Scientific Name/Common Name: Spirulina pratensis / Spirulina
Part(s) Used: Dried powder
Constituents/Active Ingredients: Approximately 60% protein, excellent source of beta carotene, gamma linolenic acid, the antioxidants Superoxide Dismutase and phycocyanin, good source of minerals and vitamins including B vitamins, calcium, iron, chromium, magnesium, and iodine.
Overview: Spirulina is a type of blue-green algae rich in protein, carotenoids, essential fats, and trace minerals. Spirulina has a history of use in Chad where locals traditionally consume 9-13 grams per meal, and these meals make up from 10 to 60% of daily meals. Research on the traditional usage of Spirulina as a food was done by Delpeuch and others and published in 1976 in the article entitled, Consumption as food and nutritional composition of blue-green algae among populations in the Kanem region of Chad. After this report, the United Nation's FAO organized an educational campaign in Chad to encourage consumption of Spirulina harvested from natural sources and more than 6000 meals were distributed under the supervision of the FAO. Spirulina contains a unique compound called phycocyanin not commonly found in most fruits or vegetables. Preliminary in vitro and animal studies have shown that phycocyanin has anti-inflammatory, neuroprotective, and liver protective effects connected to its role as an antioxidant. Aside from being an excellent source of vital nutrients, Spirulina has also been shown to help reduce triglycerides and lipid peroxidation.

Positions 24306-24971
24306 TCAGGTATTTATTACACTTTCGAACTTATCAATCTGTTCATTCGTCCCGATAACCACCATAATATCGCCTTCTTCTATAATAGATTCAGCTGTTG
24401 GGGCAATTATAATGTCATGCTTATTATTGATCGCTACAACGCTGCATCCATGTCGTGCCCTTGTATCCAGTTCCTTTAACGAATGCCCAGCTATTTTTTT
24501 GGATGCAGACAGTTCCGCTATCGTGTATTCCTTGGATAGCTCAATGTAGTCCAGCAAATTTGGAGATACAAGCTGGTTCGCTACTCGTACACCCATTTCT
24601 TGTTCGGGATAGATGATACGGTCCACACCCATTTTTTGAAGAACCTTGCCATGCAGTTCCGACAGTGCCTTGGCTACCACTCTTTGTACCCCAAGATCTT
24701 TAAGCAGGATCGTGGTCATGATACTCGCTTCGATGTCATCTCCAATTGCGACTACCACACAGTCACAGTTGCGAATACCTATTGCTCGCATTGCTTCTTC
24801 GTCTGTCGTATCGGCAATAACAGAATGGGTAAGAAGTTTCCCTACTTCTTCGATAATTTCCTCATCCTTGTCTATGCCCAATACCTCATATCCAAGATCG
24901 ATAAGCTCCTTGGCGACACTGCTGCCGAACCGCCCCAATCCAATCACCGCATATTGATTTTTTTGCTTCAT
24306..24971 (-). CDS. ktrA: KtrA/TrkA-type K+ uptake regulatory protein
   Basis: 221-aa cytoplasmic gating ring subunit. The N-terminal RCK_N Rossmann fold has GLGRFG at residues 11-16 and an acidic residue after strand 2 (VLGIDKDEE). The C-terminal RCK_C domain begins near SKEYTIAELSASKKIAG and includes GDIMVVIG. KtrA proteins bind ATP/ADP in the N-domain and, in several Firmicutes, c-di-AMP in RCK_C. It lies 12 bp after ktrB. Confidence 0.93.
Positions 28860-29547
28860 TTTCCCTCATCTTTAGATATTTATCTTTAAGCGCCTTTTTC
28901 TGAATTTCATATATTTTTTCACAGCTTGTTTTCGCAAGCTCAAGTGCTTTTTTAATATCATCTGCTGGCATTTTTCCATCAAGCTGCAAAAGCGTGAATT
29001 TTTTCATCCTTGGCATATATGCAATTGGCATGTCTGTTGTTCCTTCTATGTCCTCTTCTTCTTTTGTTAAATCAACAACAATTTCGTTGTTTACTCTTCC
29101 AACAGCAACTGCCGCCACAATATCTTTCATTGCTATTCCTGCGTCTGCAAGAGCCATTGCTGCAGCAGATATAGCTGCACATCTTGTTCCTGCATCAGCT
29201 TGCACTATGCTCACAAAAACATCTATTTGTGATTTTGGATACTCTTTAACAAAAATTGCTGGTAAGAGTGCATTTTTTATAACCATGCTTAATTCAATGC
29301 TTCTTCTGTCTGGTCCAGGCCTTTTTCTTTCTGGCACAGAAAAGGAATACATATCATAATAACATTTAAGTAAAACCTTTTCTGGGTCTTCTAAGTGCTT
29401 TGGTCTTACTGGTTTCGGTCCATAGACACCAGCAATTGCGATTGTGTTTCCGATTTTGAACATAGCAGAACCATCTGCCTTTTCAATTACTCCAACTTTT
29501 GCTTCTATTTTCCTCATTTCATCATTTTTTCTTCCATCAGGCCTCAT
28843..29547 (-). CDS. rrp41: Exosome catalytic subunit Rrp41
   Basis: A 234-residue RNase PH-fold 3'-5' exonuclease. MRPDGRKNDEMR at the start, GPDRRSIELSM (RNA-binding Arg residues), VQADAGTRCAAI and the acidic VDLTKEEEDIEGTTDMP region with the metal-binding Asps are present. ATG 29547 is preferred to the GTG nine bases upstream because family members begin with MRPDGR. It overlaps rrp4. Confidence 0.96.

Traditional Use/Benefits/Body Systems: As a concentrated source of key nutrients like protein, essential fats, vitamins, and minerals. As a source of antioxidants.
Clinical Studies/Scientific Research/References: Romay, Ch, et al. C-Phycocyanin: A Biliprotein with Antioxidant, Anti-Inflammatory and Neuroprotective Effects. Current Protein and Peptide Science, 2003, 4, 207-216. Kulshreshtha, A. Spirulina in health care management. Curr Pharm Biotechnol.2008 Oct;9(5):400-5.
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